Your first performing opportunity: its 85 degrees and sunny; you’re in your full polyester uniform, shako (hat) included. The instrument you thought weighed no more than two pounds suddenly feels like its 200 pounds. You follow your section leader down to the football field to see a bunch of people playing music while moving to different spots on the field. When you start playing, you feel like your lungs have left your body – you can barely play three notes. You begin to think, why in the world do people do this?
Then the rush hits you. The first big moment in the show where the guard tosses their flags, the trumpets hit the notes an octave higher than they were intended to, the drumline breaks down, and the audience applauds. Now your lungs have seemed to fill with enough air and you dare anyone to tell you to stop playing or marching. The show has come to an end but you’re still on a high. After you march off the field your whole section comes together as you exchange high fives, hugs, screams, and chants. Then it hits you – why you love marching band so much. The rush you get on the field is incredible, but nothing compares to those faces of the people in your section that you bonded with throughout the rehearsals and band camps.
Well, that’s my story anyway, of how I came to love marching band. I’m Anna Palsma and I have taken part in marching band over the last eight years of my life – four years marching at Liverpool High School and four years with the Syracuse University Marching Band. I have served many different roles in each group including Drum Major of the SUMB for the 2008 and 2009 seasons. As I begin this new role of “alumni,” it is hard not to feel a sense of marching band withdrawal. Even though I have earned my degree in music education and will be continuing on with my master’s degree at the University of Florida, where I intend to work with the Gator Marching Band, nothing will ever compare to my experience as a member of the SUMB.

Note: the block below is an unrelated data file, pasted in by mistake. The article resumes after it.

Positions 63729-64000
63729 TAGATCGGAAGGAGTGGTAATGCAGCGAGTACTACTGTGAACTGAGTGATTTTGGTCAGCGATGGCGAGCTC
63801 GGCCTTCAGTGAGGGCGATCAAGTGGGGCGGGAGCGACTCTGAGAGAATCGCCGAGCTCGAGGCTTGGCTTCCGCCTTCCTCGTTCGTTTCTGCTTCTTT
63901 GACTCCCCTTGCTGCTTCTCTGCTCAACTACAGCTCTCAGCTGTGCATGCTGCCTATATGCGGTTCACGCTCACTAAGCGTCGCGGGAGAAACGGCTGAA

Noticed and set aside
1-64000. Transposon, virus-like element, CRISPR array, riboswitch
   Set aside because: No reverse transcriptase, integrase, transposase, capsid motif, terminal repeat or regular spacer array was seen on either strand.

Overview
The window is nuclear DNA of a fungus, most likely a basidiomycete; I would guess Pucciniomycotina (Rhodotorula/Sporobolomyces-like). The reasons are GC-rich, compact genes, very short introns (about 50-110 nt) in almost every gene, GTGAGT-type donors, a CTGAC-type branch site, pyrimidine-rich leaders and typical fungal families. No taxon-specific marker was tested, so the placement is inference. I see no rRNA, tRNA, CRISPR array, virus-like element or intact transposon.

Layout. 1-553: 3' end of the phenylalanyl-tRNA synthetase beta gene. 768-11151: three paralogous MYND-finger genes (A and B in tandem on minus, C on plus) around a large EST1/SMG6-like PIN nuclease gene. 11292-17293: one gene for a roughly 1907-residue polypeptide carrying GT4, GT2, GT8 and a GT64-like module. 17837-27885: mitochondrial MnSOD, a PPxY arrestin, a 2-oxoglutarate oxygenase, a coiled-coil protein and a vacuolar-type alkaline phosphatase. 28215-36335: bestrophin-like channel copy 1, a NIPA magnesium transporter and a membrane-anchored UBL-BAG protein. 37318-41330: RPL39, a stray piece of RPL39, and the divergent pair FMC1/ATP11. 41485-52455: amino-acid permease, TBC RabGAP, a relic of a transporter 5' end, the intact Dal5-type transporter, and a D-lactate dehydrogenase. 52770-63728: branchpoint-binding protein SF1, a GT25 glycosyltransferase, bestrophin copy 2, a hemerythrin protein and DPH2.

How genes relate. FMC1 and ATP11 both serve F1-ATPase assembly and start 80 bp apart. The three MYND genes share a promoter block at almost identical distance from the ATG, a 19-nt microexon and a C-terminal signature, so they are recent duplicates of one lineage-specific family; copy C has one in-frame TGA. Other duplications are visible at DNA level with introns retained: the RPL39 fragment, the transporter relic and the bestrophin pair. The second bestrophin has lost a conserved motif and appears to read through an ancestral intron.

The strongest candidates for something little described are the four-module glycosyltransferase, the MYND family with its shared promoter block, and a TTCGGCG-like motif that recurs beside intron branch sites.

So why pour your blood, sweat, and tears into this musical endeavor? For me it was the people I saw at every rehearsal. The SUMB is a team. It’s a team with 100% participation. We have no bench (except for the torn ACLs, twisted ankles, and occasional asthma attacks). When one person is missing from rehearsal, it affects everyone on the field. Every single person has a place or a dot that matters. With the music that is performed, we have the potential to build excitement and create an atmosphere in which the audience is forced to show emotion. Take the Michael Jackson show from our 2009 season as an example. That music forced people to pay attention during half time and forced them to have fun. That’s the beauty of music – how it reaches people. I loved running music sectionals to communicate this idea of music reaching the audience. There was definitely a lot of sweat that went into those rehearsals. There were also plenty of tears involved over the last four years, most of which came about my senior year. Conducting the alma mater one last time at the spring scrimmage is something I will never forget. To me, it was the official passing of the baton to the 2010 drum majors. Ashley, Mary, and Sam are three people who will pour their blood, sweat, and tears into this program – I have no doubts. I challenge all you current members to do the same. You’ll be surprised at how well this season will turn out for you. Best of luck and as always, Go Orange!